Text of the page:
Table Talk: Afra Grill serves 'African-inspired, American-made' fare
A few years ago, Abdirahman "Abcos" Ahmed was in a situation that any restaurateur might fear: He had a wedding reception with 350 people, and his head chef didn't show up for work that afternoon.
So he donned an apron and began to cook, finishing on time and serving dishes the wedding party enjoyed so much, he said, they remain customers.
The Somalia native and longtime Minnesota resident has brought his brand of "African-inspired, American-made" cooking to Columbus with Afra Grill, which opened June 1 at 1635 Morse Road, east of Karl Road in north Columbus.
Afra Grill offers a build-your-own meal from rice, mulawah (a type of bread), salad, proteins or vegetables, hot and cold toppings and a sauce, costing $8.50 to $12.50.
"All of the ingredients we use are health-oriented," said Sagal Aden, Ahmed's wife, who will work with him most days at the restaurant.
A la carte sides include sambusa, which is a pastry triangle filled with savory ingredients fries and goat soup. The menu includes hot and cold beverages, desserts and smoothies.
Ahmed's route to Columbus started in Minneapolis, where he founded Safari Restaurant and Event Center in 2010.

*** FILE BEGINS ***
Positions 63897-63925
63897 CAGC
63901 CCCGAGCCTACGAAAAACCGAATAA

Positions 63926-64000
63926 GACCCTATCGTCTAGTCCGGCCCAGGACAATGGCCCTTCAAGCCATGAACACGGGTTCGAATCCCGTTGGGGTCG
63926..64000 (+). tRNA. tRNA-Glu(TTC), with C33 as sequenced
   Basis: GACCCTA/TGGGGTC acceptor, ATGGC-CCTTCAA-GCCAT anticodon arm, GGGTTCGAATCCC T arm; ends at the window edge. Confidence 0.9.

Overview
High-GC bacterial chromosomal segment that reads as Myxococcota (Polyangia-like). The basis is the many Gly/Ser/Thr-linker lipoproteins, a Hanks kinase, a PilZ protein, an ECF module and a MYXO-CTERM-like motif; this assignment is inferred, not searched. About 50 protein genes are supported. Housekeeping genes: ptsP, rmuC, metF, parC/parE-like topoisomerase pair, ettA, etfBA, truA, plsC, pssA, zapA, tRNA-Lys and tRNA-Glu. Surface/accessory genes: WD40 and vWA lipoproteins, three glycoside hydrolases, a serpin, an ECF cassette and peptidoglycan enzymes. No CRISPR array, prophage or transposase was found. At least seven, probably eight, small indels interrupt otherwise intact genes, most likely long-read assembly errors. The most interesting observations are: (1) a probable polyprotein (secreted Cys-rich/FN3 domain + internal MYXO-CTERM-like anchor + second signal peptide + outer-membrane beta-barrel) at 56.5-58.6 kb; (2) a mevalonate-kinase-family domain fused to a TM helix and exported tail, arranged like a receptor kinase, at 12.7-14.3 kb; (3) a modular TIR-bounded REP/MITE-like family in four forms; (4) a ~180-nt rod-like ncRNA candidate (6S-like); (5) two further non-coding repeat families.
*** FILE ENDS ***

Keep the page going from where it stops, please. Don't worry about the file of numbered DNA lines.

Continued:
"The timing wasn't good," he said. "It was a good time to learn and not a good time to start."
When Ahmed, a former management analyst for the state of Minnesota, decided to open his restaurant, he hired others to cook for him. After the chef's failure to show in 2012, he took over the kitchen.
"That's the day I decided to cook," he said.
Though he still owns Safari, Ahmed moved to Columbus 2 1/2 years ago and started a transportation company, but he didn't enjoy it. Columbus is where he met his wife, Aden, who is a nurse practitioner.
In response to the COVID-19 coronavirus pandemic, Aden said, she will check customers' temperatures and direct them to the proper health agencies for help if they appear to be ill.
Customers may order a meal and have it brought to their car or be directed to the drive-up window, she said.
The restaurant seats 74 and will abide by state rules regarding safe social distancing, Ahmed said. A private dining area seats 10.
The interior is a mix of canary yellow, black and faux marble paneling. Posters pay homage to America's founding fathers, the U.S. Constitution, historic cultural figures and women's rights, said Ahmed, who promotes multiculturalism with his food and message.
"This is for everyone," he said.
Hours are 11 a.m. to 9 p.m. daily. For more information, call 614-591-3816.
When Ohio's restaurants were closed, save for carryout and delivery services, the Old Bag of Nails Pub began offering a $10 basket of fish and chips, the store's specialty, as a way to keep customers ordering.
Now that restaurants have reopened on a limited basis, the local chain's 11 central Ohio locations will continue offering the special to thank guests for their patronage, owner Mike Purdum said.
"I'm just happy to be open," Purdum said. "We may run it until the end of the year."